World Health Organisation tells parents to remove screens from young children
The World Health Organisation has issued new guidelines saying that babies and children under two should not be exposed to “sedentary” screen time.
The institution also recommended that children between two and four years of age should not experience sedentary screen time for more than one hour per day.
The WHO defines sedentary screen time as “watching TV or videos or playing computer games”.
Instead, “when sedentary, engaging in reading and storytelling with a caregiver is encouraged,” the organisation said of young children.
“Healthy physical activity, sedentary behaviour and sleep habits are established early in life, providing an opportunity to shape habits through childhood, adolescence and into adulthood,” the WHO said in its new guidelines.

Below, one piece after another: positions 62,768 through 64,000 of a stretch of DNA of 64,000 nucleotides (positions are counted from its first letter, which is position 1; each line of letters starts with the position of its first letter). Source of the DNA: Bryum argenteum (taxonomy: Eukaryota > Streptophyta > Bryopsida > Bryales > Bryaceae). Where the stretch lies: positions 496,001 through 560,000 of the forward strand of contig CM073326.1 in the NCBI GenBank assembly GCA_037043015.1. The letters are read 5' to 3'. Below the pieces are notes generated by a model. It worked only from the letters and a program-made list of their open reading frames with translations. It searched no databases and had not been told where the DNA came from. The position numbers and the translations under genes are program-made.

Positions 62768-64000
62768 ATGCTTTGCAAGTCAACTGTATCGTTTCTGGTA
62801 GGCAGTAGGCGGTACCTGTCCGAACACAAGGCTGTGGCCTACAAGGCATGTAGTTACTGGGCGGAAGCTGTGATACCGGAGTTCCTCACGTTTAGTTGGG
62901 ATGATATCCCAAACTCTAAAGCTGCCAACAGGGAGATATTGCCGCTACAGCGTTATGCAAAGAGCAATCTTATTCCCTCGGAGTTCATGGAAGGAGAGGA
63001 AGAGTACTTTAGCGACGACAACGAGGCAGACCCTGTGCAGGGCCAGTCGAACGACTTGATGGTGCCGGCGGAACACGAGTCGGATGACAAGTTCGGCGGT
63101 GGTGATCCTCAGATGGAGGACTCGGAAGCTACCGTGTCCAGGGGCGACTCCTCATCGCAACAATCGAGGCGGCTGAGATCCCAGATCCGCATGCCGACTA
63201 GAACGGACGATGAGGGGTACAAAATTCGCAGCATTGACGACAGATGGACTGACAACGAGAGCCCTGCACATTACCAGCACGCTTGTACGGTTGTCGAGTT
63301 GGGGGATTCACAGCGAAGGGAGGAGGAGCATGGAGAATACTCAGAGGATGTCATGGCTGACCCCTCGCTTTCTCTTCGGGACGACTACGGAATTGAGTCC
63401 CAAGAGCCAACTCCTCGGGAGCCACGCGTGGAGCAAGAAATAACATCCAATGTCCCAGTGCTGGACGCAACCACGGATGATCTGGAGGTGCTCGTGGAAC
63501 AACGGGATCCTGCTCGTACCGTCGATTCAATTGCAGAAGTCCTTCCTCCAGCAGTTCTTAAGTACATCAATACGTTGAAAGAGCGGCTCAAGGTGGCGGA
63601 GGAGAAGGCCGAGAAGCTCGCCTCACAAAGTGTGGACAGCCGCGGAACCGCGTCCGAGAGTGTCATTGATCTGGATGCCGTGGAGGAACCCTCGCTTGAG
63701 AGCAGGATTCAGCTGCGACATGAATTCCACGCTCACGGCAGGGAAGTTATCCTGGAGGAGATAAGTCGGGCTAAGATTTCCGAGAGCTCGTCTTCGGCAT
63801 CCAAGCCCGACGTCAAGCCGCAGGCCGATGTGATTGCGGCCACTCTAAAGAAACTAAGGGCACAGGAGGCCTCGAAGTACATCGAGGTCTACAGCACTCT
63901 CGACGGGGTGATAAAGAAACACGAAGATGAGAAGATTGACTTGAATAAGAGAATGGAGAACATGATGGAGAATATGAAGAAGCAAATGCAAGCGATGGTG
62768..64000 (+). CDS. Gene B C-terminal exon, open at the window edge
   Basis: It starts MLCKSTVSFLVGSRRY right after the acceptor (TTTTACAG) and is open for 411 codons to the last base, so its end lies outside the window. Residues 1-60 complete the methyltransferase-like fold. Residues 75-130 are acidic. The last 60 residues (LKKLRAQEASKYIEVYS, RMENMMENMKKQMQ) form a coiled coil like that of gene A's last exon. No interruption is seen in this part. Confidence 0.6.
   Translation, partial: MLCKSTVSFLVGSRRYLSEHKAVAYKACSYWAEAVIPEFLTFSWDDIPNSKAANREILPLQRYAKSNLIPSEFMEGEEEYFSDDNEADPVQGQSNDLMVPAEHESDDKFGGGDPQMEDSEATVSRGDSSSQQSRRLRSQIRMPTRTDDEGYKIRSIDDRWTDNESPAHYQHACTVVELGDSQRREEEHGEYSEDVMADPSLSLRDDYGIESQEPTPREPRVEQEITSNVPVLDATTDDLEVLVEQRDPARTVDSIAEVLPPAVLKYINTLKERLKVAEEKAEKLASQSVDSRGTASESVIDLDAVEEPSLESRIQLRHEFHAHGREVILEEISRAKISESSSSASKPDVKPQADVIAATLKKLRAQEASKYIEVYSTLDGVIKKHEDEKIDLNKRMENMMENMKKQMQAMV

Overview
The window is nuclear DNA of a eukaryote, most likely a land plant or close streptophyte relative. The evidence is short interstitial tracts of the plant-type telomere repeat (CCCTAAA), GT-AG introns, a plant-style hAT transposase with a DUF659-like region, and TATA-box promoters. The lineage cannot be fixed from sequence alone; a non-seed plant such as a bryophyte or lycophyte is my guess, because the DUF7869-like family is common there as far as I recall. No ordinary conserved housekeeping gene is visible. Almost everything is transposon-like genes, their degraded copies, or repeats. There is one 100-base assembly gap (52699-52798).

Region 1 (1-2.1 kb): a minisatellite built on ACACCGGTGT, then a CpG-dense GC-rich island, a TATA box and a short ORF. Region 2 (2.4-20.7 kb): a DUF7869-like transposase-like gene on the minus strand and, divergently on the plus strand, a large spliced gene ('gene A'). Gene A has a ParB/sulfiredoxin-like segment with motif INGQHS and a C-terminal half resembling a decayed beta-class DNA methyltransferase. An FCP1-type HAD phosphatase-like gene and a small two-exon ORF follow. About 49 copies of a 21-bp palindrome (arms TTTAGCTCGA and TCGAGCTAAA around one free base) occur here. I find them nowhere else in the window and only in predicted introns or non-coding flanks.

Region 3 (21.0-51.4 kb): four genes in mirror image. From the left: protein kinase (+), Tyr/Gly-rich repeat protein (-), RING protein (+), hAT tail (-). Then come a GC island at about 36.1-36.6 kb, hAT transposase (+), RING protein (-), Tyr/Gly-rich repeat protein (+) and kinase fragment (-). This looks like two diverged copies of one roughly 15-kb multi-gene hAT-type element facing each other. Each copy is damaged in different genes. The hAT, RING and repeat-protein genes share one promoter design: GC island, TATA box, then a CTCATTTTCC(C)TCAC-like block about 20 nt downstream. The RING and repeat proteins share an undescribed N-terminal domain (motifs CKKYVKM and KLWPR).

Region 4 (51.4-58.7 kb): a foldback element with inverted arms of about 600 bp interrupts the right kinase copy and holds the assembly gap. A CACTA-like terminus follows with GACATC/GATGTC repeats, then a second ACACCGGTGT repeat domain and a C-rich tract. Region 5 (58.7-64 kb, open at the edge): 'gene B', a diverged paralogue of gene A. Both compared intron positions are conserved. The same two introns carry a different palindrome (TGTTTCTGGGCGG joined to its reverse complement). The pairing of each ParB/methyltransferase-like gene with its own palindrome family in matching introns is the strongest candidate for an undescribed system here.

Being inactive is a “leading risk factor” for mortality and fuels the global rise in overweight and obesity, the WHO said.
The benefits of less screen-based sedentary behaviour (TV viewing, watching videos, playing computer games) include reduced obesity, improved motor and cognitive development and psychosocial health, it said.
However, it also said that these outcomes can come from other forms of non-activity or restraint, such as being excessively placed in a pram, a car seat or a chair.
Children between one and four years old should spend at least three hours in a variety of physical activities spread throughout the day, it said. Infants under one should interact in floor-based play and avoid all screens, it said.